Introduction to the Hubble Space Telescope
HST is a space-based great observatory that observes at ultraviolet through near infrared wavelengths. High resolution imaging and wide-ranging spectroscopic capabilities enable forefront research across all domains of astrophysics. Time on HST is awarded through an open peer-reviewed competition.
The Hubble Space Telescope's launch in 1990 sped humanity to one of its greatest advances in that journey. Hubble is a telescope that orbits Earth. Its position above the atmosphere gives it a view of the universe that typically far surpasses that of ground-based telescopes.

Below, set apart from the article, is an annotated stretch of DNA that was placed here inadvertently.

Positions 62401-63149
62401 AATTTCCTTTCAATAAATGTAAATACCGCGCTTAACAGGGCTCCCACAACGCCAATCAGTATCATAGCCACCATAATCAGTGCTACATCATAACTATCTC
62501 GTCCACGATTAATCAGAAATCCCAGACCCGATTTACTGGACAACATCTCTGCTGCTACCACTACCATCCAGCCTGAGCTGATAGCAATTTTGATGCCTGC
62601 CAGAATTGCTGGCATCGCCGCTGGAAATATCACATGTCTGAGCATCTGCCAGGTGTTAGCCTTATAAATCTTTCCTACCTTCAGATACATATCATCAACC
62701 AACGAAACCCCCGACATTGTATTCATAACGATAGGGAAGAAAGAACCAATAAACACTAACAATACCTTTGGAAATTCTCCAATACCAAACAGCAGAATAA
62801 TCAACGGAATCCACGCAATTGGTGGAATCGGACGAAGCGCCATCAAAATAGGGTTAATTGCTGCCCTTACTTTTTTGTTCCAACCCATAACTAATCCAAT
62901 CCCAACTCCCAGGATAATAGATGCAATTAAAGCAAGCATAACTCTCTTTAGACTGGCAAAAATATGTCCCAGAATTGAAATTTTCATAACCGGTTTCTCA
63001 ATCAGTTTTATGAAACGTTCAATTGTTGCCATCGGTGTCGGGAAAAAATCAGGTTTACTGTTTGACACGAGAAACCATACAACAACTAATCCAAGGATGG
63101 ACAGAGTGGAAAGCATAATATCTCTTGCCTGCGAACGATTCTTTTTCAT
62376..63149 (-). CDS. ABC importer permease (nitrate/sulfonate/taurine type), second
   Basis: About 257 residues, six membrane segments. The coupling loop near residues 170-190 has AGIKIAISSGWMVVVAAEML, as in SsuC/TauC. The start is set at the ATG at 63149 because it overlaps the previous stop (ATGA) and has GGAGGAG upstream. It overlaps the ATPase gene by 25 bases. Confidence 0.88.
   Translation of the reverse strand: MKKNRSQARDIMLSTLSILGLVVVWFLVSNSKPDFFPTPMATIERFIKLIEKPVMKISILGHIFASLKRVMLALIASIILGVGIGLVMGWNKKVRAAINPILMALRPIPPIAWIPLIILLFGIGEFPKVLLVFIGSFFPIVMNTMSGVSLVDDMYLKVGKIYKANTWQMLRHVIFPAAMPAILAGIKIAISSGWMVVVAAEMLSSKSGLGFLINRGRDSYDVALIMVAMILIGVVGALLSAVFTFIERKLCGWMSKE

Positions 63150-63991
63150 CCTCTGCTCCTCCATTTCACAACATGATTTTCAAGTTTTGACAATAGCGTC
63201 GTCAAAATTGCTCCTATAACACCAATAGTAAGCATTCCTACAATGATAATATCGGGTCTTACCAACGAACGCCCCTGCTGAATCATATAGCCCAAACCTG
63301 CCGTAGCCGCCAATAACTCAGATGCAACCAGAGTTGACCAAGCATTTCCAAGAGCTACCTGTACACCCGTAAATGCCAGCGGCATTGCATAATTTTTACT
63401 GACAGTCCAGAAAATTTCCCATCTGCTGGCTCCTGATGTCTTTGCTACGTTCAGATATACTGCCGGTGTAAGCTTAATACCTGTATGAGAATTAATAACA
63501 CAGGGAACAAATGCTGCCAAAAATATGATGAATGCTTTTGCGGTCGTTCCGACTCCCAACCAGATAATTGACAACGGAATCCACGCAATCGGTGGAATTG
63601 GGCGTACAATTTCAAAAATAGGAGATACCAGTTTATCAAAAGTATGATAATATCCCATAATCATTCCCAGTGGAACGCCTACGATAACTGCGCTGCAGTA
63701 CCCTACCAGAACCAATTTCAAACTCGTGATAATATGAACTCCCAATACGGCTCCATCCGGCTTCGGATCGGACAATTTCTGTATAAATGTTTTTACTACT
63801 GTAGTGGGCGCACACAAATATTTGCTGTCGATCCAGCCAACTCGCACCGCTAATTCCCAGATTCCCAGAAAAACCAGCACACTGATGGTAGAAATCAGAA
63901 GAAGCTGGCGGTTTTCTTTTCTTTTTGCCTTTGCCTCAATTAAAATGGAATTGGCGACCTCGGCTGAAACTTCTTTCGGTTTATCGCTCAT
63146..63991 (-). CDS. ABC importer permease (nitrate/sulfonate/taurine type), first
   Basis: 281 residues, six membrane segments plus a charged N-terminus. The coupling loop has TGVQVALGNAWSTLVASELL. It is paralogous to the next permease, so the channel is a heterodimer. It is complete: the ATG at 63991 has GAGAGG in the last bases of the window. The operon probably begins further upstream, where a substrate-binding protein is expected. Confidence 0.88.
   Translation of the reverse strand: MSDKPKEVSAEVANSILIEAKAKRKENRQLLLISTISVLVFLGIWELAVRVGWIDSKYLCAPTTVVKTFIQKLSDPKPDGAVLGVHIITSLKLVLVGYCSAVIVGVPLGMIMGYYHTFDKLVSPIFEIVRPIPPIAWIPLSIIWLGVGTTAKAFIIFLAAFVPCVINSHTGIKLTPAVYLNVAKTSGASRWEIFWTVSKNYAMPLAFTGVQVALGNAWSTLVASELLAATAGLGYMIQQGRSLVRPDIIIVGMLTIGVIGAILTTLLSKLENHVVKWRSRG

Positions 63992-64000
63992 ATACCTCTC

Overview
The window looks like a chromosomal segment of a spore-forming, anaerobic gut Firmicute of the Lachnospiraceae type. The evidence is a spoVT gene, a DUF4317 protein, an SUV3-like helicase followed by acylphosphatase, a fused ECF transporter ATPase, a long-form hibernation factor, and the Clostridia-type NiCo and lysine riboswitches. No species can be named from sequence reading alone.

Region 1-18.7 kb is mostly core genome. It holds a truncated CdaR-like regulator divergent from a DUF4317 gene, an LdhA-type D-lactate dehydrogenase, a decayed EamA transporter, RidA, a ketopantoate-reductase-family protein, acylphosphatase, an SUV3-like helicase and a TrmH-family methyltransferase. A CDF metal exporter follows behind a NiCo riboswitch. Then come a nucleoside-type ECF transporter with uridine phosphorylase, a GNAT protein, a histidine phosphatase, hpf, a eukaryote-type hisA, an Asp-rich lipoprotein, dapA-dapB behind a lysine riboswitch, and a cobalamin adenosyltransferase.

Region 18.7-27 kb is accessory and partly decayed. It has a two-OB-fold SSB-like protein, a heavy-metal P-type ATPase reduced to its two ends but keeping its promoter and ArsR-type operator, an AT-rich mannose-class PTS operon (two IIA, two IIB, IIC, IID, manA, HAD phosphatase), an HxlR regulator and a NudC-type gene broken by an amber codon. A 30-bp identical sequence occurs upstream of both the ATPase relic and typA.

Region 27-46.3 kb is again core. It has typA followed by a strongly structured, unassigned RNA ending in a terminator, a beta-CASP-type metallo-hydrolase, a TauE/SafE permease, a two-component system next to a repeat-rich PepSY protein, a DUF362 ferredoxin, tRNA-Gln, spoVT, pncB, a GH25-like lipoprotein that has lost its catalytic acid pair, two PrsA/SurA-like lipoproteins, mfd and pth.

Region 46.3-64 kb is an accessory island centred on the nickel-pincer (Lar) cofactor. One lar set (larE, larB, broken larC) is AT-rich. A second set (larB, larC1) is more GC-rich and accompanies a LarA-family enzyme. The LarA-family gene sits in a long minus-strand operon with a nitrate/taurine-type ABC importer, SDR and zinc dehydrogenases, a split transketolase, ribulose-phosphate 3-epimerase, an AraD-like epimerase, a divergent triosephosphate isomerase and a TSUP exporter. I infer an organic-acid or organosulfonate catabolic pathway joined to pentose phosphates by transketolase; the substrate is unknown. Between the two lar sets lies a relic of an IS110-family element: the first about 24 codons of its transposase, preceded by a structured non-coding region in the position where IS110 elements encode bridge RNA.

In the years since launch, the Hubble Space Telescope continues its role at the forefront of astronomy, ranging from our own Solar System to the high-redshift universe.
Through the middle of the next decade, HST will remain the only space-based telescope providing spectroscopy and high-resolution imaging at UV, optical, and near-infrared wavelengths. With the launch of JWST in 2021, the bold science questions pursued with HST will be bolstered by the complementary capabilities of the two observatories.
Using the Hubble Telescope
January 25, 2024
January 09, 2024
Galaxy centers are the hubs of activity that drive galaxy evolution, from supermassive black holes to feedback from dense stellar clusters. While the bulk of our Milky Way Galaxy is...
Speakers: Michael Kirk (NASA Goddard Space Flight Center) and John Maple (Space Telescope Science Institute)
The recent era of large, ground-based abundance surveys has unraveled the chemical structures of our Milky Way galaxy. The most striking abundance feature is the alpha-abundance bimodality....